While originally aimed at security practitioners, these latest NIST revisions are intended for all audiences, industries, and organizations, with the goal of making the CSF guidelines accessible to all.

Data protection vs. data privacy

The Cavelo platform aligns with both the NIST CSF and the NIST data privacy framework. It's essential to understand that these two frameworks — cybersecurity and data privacy — serve distinct purposes.

The cybersecurity framework aims to assist businesses in self-managing cybersecurity risk through policies and controls. On the other hand, the NIST data privacy framework is an aid to help businesses identify and manage privacy risk to safeguard individual privacy for customers or end-users.

Both frameworks are voluntary guidelines. Adhering to and implementing the NIST frameworks can enhance your organization's strategy for managing attack surfaces, strengthen data privacy policies, and better prepare your business for various compliance audits and obligations.

Man with glasses surrounded by computer monitors in a darkly lit room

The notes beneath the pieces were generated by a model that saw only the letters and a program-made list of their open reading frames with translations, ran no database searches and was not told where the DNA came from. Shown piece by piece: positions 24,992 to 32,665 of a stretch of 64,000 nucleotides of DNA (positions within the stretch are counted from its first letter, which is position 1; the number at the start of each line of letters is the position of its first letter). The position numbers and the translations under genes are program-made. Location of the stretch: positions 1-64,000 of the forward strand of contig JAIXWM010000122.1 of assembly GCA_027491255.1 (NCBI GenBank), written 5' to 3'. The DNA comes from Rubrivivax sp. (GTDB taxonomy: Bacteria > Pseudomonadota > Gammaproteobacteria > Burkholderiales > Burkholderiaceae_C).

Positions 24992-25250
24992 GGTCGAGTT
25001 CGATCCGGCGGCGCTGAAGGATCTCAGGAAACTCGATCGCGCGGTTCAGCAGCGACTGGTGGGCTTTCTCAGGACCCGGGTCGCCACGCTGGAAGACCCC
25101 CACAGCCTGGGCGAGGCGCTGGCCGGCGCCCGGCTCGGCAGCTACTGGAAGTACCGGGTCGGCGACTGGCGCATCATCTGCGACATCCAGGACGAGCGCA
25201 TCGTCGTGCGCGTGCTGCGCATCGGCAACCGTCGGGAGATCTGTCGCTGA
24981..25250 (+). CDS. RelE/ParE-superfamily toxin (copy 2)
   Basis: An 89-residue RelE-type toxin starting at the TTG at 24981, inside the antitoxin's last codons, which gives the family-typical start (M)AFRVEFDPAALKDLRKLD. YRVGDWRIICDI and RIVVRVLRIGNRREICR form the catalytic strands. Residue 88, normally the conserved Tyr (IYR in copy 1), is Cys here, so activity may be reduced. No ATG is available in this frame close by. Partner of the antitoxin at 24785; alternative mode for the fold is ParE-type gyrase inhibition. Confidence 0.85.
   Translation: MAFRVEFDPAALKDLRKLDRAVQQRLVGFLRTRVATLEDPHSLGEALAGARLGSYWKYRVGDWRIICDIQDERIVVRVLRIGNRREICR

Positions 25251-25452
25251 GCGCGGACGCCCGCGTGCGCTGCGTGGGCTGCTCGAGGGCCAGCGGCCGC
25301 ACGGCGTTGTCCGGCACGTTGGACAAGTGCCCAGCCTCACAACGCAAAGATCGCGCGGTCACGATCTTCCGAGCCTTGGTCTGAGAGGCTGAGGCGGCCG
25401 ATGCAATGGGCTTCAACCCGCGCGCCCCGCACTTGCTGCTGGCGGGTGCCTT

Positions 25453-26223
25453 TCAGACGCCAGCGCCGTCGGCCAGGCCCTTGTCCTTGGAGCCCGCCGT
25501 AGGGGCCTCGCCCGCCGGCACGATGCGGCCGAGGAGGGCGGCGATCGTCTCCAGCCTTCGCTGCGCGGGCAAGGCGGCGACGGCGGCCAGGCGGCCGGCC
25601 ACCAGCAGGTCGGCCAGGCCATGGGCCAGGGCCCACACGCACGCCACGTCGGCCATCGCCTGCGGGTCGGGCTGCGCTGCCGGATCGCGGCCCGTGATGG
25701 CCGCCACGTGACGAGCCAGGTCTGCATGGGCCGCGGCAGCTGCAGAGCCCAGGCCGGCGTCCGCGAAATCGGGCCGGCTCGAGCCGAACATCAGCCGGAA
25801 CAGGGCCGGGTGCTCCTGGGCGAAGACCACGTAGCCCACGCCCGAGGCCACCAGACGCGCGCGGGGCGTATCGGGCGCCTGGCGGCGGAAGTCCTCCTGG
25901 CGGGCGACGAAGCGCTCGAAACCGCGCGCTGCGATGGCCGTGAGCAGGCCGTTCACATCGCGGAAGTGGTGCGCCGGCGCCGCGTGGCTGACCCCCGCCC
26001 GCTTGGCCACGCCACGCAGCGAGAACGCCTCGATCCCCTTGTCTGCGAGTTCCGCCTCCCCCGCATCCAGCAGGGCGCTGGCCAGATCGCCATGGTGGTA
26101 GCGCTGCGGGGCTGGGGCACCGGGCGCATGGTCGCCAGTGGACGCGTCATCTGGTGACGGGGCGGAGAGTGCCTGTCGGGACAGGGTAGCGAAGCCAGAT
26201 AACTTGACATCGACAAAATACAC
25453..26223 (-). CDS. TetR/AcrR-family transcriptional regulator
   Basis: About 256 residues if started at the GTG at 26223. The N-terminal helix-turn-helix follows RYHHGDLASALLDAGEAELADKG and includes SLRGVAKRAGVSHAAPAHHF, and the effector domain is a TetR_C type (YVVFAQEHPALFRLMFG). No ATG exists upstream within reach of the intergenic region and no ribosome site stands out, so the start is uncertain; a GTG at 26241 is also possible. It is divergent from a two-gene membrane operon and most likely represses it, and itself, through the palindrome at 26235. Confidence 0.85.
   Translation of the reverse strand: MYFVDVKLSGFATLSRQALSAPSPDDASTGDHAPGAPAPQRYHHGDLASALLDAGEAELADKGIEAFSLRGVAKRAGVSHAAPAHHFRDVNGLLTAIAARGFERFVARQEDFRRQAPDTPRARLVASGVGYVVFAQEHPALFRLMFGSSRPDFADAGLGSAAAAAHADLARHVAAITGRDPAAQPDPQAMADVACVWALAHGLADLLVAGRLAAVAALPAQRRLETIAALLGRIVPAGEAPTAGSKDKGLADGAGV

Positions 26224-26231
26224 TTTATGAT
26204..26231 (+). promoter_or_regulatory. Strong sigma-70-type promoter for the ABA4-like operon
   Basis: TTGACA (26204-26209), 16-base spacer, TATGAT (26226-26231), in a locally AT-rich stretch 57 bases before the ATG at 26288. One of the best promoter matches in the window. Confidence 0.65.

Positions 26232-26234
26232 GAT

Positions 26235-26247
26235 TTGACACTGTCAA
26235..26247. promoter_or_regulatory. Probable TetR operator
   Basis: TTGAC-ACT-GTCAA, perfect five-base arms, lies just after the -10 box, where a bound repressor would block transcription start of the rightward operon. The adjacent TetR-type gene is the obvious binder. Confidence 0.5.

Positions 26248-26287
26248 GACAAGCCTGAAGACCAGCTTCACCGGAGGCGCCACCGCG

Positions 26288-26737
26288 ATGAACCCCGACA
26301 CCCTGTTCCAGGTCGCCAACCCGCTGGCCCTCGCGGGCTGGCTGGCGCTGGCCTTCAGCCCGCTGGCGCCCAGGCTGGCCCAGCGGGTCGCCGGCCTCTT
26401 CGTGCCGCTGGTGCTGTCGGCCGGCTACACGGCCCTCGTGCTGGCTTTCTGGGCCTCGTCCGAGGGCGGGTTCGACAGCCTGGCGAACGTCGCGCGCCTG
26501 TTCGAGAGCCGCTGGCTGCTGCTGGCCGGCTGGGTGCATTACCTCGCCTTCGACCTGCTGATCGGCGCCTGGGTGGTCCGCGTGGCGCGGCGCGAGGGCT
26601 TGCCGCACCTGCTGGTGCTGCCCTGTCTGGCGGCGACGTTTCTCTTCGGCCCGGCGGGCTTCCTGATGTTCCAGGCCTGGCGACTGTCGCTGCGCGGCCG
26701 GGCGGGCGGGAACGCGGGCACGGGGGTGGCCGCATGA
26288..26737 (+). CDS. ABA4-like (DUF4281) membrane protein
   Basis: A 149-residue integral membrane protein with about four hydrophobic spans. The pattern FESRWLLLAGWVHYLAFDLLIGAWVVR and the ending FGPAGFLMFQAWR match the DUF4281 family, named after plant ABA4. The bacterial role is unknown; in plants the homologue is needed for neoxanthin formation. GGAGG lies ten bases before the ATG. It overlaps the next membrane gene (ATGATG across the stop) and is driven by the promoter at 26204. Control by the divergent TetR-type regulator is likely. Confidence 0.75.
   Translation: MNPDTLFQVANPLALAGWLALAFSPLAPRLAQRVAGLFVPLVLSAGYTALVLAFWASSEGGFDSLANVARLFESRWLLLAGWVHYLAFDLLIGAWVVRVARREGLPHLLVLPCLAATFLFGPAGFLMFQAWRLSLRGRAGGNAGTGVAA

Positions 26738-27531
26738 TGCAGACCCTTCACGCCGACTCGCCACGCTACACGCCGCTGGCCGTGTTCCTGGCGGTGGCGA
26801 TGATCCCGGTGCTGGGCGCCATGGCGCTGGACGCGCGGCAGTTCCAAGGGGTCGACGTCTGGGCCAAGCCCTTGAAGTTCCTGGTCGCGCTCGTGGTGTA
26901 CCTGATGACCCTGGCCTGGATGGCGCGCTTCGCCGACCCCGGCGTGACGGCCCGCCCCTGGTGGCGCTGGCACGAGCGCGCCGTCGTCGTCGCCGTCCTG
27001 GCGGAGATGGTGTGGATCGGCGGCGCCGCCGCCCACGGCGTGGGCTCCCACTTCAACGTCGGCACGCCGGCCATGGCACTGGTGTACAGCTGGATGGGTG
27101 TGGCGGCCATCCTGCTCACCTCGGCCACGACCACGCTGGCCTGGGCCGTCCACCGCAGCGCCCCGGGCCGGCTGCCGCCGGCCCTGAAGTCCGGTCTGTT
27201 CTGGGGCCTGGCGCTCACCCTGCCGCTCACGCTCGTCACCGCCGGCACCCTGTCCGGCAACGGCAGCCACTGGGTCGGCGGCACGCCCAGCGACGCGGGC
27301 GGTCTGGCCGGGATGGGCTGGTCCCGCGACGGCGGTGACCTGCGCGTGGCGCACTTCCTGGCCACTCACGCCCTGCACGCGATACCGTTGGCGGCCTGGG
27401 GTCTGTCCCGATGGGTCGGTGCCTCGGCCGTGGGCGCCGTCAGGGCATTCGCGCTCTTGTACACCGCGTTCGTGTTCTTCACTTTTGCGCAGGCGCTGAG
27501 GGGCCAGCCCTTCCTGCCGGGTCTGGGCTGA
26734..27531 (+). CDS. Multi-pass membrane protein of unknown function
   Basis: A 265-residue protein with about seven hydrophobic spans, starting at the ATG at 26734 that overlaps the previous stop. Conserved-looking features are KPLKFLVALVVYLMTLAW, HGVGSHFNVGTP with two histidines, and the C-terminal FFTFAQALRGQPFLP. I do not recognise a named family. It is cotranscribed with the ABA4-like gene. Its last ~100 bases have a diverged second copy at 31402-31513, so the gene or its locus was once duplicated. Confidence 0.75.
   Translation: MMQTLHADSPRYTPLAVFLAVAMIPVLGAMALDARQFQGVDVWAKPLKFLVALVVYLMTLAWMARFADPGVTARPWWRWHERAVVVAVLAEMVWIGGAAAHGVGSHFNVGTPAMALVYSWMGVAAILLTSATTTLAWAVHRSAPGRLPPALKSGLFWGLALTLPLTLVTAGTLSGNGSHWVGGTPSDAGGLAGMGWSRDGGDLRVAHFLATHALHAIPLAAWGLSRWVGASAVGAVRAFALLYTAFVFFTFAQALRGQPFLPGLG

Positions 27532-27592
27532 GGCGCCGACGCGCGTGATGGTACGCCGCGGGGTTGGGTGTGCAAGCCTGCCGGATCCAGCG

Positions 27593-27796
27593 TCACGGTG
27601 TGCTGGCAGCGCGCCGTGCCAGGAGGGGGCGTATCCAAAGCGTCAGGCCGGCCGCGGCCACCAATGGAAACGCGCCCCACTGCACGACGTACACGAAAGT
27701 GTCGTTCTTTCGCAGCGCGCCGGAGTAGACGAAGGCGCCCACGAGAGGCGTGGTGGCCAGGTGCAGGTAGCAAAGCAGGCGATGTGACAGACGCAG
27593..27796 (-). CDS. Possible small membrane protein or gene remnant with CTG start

The NIST CSF promotes visibility into the data your organization uses and stores. When it comes to data protection and privacy, both frameworks help IT and security leaders prioritize cybersecurity efforts and accomplish five core functions: identify, protect, detect, respond, and recover.

Data discovery and classification are fundamental to these core functions because without proper data inventorying, mapping, and management, tasks such as data tracking, response, and recovery become exceedingly difficult.

With a few exceptions, both frameworks adhere to similar requirements regarding data collection, storage, and use across the functions of the framework.

NIST CSF categories that relate to data classification and management:

Personal Data Inventory

Develop and maintain a comprehensive list of personal data collected, used, transferred, stored, processed, and created within the organization. This list should include the specific data elements and the systems and applications that interact with this data.